Tutorial On Java Regular Expressions

Tutorial On Java Regular Expressions
Tutorial On Java Regular Expressions

Introduction 

A regular expression (regular expression)  is a sequence of characters that specifies a search pattern. A regular expression can be a complicated pattern or just a simple character. 

Operations like search, edit, and replace text can be performed using a regular expression. It is widely used to define constraints on strings for email and password validation. Regular expressions are also used in search engines for search operations, search and replace dialogs of google docs, word processors, and text editors, finding texts in emails, etc.

In short, regular expressions are a fantastic way to search and manipulate texts in a file. A single line of the regular expression can easily replace dozens of lines of code.

Java Regular Expression

Java regular expression is an Application Programming Interface (API) to define a string pattern for searching and editing text operations in Java.

To work with regular expressions in Java, java.util.regex package has to be imported. The package consists of the following classes and interface:

java.util.regex consists of three classes and one interface

i) Pattern Class:  It is the compiled version of java regular expressions used to define various patterns. 

MethodDescription
static Pattern compile(String regular expression)It compiles the given regular expression and returns the instance of the pattern.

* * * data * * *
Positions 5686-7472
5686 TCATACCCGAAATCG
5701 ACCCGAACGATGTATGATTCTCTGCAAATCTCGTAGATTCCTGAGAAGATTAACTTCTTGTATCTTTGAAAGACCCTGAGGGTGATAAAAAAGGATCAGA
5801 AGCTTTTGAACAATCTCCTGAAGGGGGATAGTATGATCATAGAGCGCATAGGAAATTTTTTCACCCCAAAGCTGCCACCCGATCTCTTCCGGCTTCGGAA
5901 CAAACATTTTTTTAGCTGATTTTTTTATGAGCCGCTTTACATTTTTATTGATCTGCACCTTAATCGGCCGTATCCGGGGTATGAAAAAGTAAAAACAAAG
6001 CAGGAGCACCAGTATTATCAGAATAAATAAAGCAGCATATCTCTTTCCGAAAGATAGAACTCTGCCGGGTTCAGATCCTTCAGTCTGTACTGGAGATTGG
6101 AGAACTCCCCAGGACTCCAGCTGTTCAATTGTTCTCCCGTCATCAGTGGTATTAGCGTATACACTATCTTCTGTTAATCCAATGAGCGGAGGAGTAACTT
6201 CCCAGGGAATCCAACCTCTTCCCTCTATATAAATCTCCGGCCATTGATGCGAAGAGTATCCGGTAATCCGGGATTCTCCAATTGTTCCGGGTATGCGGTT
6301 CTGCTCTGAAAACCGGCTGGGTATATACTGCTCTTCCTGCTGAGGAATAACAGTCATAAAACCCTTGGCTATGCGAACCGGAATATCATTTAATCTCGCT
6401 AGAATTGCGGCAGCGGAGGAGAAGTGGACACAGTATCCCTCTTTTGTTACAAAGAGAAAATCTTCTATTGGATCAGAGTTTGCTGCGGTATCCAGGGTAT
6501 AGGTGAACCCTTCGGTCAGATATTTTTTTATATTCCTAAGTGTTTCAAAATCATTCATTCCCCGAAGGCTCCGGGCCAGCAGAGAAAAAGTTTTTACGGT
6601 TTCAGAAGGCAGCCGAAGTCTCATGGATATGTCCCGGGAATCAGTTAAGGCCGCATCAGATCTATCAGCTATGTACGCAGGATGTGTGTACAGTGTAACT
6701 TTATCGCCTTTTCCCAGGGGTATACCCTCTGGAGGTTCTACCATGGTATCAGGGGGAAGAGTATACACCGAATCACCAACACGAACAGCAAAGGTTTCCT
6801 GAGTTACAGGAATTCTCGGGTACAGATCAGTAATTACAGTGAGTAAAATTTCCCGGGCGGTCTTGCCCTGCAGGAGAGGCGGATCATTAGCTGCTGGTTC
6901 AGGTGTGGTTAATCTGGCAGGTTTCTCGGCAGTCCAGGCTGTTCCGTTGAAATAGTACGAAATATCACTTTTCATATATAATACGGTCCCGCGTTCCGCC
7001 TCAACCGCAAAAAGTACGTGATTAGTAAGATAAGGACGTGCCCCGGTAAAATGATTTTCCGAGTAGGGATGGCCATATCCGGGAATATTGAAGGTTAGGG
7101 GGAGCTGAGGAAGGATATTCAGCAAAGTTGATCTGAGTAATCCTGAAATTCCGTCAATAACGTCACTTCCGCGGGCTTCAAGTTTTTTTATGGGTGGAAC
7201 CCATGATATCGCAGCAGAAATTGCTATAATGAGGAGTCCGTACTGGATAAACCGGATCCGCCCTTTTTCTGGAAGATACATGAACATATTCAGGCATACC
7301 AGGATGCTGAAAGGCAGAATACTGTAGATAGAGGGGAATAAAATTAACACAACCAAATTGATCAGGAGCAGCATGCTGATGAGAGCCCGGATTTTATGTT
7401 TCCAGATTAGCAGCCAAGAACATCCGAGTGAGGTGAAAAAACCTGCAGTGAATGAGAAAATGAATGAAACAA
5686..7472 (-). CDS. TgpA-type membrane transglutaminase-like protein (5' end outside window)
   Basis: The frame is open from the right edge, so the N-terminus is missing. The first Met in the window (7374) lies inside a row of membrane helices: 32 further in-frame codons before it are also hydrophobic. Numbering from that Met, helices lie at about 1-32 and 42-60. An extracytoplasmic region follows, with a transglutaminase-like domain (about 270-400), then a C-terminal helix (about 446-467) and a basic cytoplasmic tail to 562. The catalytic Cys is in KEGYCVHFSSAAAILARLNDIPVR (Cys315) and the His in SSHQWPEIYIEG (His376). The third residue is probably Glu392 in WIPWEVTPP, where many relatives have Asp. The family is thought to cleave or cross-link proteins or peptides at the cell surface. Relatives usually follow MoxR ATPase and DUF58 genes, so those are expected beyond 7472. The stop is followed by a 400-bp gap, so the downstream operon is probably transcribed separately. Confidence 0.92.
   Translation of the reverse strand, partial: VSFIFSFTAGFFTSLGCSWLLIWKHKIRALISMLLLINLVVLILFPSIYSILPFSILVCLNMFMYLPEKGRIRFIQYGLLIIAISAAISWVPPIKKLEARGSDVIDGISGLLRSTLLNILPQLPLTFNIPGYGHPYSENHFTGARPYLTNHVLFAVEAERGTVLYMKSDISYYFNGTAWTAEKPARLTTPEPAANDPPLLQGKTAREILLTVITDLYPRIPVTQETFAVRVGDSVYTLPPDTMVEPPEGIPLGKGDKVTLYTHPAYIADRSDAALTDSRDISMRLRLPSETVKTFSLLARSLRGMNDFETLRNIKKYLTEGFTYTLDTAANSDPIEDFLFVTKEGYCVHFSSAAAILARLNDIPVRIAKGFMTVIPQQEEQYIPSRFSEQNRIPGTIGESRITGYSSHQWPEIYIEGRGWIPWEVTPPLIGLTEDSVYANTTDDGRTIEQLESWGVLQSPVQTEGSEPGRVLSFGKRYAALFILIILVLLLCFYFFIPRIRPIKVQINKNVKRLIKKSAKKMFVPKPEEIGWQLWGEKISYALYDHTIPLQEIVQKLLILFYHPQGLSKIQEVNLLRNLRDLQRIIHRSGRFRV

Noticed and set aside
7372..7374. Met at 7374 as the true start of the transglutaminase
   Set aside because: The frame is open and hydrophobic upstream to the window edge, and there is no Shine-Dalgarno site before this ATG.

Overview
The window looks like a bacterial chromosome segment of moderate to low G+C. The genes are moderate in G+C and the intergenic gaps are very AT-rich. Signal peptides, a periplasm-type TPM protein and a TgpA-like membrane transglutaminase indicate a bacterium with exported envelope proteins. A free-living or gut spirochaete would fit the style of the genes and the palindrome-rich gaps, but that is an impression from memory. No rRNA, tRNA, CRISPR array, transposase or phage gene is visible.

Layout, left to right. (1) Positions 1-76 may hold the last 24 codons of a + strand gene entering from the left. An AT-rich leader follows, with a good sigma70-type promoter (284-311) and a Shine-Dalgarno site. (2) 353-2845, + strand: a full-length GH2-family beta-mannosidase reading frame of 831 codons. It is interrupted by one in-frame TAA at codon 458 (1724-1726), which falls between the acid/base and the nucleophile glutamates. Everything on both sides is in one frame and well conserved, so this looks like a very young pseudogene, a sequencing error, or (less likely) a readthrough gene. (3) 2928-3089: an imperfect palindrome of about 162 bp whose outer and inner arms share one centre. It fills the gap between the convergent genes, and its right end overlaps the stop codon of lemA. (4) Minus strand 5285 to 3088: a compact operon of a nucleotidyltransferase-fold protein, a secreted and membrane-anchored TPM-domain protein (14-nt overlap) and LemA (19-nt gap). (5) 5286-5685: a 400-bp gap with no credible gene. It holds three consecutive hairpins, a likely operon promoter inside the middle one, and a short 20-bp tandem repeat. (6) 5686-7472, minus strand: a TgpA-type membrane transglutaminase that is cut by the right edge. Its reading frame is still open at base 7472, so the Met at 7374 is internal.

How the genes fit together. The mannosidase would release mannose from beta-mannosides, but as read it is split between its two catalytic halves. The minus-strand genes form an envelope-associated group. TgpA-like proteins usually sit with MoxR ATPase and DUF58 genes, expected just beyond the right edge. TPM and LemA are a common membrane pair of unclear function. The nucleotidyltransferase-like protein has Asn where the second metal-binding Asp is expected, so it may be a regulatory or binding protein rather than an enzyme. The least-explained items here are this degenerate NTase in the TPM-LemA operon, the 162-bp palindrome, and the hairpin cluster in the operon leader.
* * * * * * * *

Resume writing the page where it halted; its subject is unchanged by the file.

Matcher matcher(CharSequence input)It creates a matcher that matches the given input with the pattern.
static boolean matches(String regular expression, CharSequence input)It compiles the regular expression and matches the given input with the pattern.
String[] split(CharSequence input)It splits the given input string around matches of the given pattern.
String pattern()It returns the regular expression from which this pattern was compiled.

ii) Matcher Class: It is used to perform match operations on a character sequence.

MethodDescription
boolean matches()It is used to test whether the regular expression matches the pattern.
boolean find()It is used to search multiple occurrences of the regular expression in the text.
int start()The starting index of the matched subsequence is returned.
Int end()The ending index of the matched subsequence is returned.

iii) PatternSyntaxException class: It indicates the syntax error in a regular expression pattern.

MethodDescription
String getDescription()It returns the description of the error.
Int getIndex()It returns the error-index.
String getMessage()It returns a multi-line string containing:i) the description of the syntax error and its indexii) the incorrect regular-expression patterniii) a visual indication of the error-index within the pattern.
String getPattern()It returns the incorrect regular expression pattern.

iv) MatchResult interface: It is used to represent the result of a match operation. The match boundaries, groups, and group boundaries can be seen but not modified through a MatchResult.

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MethodDescription
int end()The offset after the last character matched is returned.
int end(int group)It accepts an integer representing a particular group and returns the offset after the last match occurred in the specified group.
String group()The input subsequence matched by the previous match is returned.
String group(int group)The input subsequence captured by the given group during the previous match operation is returned.